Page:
National Slam the Scam Day

I recently saw a statistic that indicated in 2022, 82% of computer breaches were the result of human error, misuse, or poor judgement (giving information about passwords or networks over the phone to the wrong person, leaving passwords written down where they could be found, etc.). Think about security in advance and have a plan in place to handle unexpected requests, how you’ll remember passwords, how you’ll deal with email attachments, etc.

Use an anti-virus/anti-malware program that checks any files that are downloaded to your computer and run a scan regularly. An email filter that stops spam from ever making it to your inbox is a great help. Even if you have to check it regularly for valid messages that get caught, you are not very likely to approve spam when it is clearly marked.

For email attachments, always know who is sending you one and why. It’s really easy for an email to appear to be from someone you know when it’s really a hacker. So, know why you’re getting the attachment. When in doubt, reply to the sender and ask what it’s about before you open it.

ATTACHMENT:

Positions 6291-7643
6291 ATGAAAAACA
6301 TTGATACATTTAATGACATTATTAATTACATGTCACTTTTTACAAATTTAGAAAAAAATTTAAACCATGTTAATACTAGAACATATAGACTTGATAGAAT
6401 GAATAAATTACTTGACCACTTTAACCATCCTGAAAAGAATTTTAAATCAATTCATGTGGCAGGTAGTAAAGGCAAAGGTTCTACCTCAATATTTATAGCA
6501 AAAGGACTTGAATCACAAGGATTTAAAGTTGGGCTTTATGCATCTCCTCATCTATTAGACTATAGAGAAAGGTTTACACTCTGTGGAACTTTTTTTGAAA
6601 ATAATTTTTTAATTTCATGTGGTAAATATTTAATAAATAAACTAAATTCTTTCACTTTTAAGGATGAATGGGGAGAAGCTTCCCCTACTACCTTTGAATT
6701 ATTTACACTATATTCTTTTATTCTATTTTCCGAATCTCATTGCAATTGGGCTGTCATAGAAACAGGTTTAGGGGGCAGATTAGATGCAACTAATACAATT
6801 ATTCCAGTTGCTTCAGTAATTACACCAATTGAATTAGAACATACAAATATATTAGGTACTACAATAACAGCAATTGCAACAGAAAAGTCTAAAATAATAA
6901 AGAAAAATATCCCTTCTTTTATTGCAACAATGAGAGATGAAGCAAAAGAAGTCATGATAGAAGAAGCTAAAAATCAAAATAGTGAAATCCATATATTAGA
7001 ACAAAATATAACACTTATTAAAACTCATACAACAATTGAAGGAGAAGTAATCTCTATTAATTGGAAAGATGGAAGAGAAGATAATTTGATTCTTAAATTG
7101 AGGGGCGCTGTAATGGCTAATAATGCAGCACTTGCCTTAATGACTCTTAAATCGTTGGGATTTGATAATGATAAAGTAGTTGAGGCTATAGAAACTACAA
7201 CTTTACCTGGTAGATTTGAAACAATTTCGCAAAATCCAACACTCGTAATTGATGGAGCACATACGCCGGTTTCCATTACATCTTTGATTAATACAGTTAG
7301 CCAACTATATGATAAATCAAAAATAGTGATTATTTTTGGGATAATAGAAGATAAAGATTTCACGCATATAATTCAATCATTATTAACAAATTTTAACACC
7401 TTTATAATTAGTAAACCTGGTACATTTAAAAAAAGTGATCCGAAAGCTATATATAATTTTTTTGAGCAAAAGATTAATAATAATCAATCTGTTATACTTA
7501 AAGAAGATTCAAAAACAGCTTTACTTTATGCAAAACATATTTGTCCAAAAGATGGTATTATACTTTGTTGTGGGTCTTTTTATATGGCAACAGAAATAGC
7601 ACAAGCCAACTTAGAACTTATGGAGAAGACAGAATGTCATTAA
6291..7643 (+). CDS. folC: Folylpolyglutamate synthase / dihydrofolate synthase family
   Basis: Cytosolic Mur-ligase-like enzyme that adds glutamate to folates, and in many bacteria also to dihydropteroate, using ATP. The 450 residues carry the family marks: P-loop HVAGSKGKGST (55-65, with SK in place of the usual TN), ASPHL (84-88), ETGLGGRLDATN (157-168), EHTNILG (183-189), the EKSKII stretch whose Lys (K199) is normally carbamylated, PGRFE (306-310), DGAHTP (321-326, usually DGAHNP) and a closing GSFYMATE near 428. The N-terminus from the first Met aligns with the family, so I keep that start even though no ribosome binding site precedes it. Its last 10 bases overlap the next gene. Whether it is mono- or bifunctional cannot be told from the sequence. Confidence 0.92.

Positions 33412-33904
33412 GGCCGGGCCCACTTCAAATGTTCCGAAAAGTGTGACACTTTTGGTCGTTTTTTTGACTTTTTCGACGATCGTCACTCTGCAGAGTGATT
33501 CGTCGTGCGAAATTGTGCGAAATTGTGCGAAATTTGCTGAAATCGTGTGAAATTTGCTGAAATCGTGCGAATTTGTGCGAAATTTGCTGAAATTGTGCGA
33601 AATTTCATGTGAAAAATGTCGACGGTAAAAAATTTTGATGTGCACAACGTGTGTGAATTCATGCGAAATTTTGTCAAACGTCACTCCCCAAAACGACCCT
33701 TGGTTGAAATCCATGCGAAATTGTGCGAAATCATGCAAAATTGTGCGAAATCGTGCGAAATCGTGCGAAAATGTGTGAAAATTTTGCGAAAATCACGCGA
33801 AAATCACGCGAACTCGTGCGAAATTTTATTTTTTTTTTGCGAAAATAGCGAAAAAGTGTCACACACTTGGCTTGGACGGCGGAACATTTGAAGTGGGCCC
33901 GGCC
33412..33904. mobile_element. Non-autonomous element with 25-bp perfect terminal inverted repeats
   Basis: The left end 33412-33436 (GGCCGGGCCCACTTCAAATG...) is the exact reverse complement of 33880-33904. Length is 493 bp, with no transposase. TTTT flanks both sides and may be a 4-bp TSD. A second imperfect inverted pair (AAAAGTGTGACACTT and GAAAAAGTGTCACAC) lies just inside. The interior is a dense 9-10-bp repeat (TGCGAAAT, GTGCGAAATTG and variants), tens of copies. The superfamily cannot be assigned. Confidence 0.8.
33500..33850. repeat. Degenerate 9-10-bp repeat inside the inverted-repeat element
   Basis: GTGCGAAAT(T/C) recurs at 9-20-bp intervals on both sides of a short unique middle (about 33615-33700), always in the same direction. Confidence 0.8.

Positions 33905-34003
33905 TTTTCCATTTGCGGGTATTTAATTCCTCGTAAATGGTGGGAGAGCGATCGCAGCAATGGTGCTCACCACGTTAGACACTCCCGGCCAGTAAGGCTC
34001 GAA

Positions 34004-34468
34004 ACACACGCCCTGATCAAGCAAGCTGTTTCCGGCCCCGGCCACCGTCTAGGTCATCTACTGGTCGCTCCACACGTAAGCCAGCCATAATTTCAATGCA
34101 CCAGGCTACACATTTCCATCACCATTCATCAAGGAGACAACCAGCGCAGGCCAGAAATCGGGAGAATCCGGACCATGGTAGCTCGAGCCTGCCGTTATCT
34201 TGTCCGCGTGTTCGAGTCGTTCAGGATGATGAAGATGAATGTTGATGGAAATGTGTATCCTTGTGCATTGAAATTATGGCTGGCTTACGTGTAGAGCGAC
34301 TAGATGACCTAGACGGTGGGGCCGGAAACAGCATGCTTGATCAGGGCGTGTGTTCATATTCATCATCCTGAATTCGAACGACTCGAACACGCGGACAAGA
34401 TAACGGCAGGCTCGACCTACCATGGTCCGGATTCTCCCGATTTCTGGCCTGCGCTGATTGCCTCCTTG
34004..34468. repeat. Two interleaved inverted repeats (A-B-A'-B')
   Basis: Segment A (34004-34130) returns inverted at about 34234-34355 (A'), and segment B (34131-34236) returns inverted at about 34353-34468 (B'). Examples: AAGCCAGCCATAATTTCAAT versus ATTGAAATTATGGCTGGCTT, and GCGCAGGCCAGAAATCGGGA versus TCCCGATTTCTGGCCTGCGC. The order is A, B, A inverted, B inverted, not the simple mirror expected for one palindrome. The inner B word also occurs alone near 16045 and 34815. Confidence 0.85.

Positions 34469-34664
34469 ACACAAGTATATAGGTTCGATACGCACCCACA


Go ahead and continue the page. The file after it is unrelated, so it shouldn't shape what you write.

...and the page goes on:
Same goes for links. Don’t click! Know why you’re getting it. Be very, very skeptical.

Text messages have become popular among scammers so beware of those messages and links.

Government agencies like the IRS and Social Security Administration will NOT contact you asking/demanding money. If you get one of those calls, hang up! They will mail you anything you need to know.

Finally, read my post on passwords. Change them often, use at least 16 characters now (with a mix of types), and use 2-factor authentication.

Be security conscious and have a plan.

Tricia Santos

After 18 years of providing computer consulting, training and speaking, I fell into a "real" job (managing a dental specialist practice). So, I gave up my business in 2007. However, I still love learning about computers and sharing what I know. This really is my favorite hobby. Hope you find it useful.

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